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Police: Part of the Solution or Part of the Problem?

In the past year or so there have been numerous examples of the use of excessive force by police officers that resulted in the deaths of African-Americans. Oh, I know I’m now supposed to write the obligatory disclaimer that the overwhelming majority of police are kind, decent, and trustworthy souls. I also need to write that theirs is a thankless and dangerous job. While all of that is true, I’m tired of having to qualify my criticism. Dare I say that the moral integrity of the majority of law enforcement officials should demand that they rise up and speak out and insist that their colleagues change?

At the height of the publicity around the abuse and molestation of children by Roman Catholic priests I personally stopped wearing a clerical collar in public. Although I am not Catholic, nor a priest, nor a child molester, I wanted to disassociate myself as much as possible from their evil behavior and the church’s complicity in it.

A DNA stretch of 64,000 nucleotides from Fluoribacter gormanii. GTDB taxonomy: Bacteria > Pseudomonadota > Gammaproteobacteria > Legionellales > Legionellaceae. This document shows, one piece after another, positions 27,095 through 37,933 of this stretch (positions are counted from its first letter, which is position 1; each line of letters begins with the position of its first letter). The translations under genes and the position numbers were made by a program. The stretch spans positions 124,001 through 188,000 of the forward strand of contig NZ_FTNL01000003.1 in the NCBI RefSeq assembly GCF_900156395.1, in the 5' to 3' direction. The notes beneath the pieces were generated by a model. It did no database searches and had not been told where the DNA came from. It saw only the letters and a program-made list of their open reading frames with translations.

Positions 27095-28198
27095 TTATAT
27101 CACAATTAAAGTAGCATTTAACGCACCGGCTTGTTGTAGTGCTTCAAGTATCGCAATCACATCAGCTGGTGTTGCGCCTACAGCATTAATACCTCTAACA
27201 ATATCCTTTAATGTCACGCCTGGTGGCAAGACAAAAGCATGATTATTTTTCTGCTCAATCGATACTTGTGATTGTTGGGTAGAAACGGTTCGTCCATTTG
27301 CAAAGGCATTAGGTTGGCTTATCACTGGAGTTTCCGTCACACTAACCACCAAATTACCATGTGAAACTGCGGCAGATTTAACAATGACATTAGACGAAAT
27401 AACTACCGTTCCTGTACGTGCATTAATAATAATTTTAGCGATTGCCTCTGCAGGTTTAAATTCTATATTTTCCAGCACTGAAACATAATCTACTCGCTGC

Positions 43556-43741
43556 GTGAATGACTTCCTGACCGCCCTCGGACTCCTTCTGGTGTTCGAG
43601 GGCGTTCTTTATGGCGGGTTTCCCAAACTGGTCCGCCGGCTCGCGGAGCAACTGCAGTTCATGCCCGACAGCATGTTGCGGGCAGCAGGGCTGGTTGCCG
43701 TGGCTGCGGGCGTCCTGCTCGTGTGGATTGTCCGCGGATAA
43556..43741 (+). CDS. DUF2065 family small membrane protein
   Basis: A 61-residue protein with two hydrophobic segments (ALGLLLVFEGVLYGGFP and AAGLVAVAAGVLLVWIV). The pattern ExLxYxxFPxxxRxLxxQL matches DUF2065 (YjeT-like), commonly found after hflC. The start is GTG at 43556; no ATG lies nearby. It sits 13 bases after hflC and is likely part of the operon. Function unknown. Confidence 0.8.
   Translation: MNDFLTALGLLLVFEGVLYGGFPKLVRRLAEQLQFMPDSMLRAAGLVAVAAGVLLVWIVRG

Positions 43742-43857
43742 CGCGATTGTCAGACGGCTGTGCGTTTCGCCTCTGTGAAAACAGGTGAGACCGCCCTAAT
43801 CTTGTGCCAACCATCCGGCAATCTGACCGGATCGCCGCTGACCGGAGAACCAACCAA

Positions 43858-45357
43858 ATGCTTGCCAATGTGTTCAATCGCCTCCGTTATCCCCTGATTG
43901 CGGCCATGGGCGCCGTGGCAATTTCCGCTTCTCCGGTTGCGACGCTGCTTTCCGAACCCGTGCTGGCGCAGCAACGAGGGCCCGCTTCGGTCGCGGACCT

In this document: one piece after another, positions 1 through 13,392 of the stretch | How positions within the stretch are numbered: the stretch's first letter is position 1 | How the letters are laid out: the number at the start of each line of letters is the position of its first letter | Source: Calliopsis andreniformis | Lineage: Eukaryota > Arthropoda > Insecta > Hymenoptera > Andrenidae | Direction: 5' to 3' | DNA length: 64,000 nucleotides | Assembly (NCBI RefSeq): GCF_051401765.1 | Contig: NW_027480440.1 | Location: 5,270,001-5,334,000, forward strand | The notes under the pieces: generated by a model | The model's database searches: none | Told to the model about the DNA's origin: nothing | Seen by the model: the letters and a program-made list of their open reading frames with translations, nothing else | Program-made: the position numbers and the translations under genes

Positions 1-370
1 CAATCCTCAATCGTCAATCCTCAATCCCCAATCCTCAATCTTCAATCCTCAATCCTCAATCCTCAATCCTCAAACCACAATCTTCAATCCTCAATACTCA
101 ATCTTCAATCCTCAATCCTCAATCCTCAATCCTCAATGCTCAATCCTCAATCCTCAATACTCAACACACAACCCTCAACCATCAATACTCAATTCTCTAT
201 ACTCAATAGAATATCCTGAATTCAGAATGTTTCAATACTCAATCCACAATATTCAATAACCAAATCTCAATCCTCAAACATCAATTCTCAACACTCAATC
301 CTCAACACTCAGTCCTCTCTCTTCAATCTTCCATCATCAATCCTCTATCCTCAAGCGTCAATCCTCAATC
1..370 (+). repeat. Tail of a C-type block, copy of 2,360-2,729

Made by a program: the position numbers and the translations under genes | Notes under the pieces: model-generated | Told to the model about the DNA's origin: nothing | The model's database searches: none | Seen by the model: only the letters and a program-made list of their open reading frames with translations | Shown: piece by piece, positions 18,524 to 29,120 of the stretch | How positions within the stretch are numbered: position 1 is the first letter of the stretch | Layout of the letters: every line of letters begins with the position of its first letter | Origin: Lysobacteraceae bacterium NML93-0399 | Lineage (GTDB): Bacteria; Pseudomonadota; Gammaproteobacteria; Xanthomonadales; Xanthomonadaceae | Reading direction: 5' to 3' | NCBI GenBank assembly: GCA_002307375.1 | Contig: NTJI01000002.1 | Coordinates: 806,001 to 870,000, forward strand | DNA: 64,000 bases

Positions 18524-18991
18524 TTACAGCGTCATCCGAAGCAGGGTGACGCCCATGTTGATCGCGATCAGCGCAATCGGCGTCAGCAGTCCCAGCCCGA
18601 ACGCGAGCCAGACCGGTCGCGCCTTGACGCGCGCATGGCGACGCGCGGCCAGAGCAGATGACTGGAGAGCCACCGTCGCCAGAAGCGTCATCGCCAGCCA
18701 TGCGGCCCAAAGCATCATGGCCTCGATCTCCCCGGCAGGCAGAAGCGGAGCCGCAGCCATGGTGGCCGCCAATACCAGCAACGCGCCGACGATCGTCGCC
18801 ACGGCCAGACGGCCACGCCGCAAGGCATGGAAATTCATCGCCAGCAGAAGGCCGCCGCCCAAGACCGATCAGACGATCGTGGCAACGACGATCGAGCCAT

I’m not suggesting that police officers should stop wearing their uniforms, but I am suggesting that the “good apples” have some responsibility for helping get rid of the bad ones. This abuse, which has resulted in so many deaths, indicates that these aren’t isolated or random occurrences. There is something systemic, and those who haven’t been infected by the racism or violence or pathological need to control and be unquestioningly obeyed have to be part of the change that must take place.

Last week, as I watched the video of the Texas police officer threatening to use his Taser on Sandra Bland and “light her up,” I despaired that this might never change. She failed to signal while changing lanes, then refused to do obeisance to his authority. That was the real sin that landed her in jail where she mysteriously died.

Well, respect is not earned by intimidation, nor a weapon, nor a uniform, and the behavior that has been going on for a long time, but only now getting noticed, certainly doesn’t deserve our respect.

I’m sorry for the decent, hard-working, honest police officers, but until you speak up and join us in challenging the system, I can’t continue to defend you. It is true for them and for us: unless we are part of the solution then we are part of the problem.


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Rev. Michael Piazza

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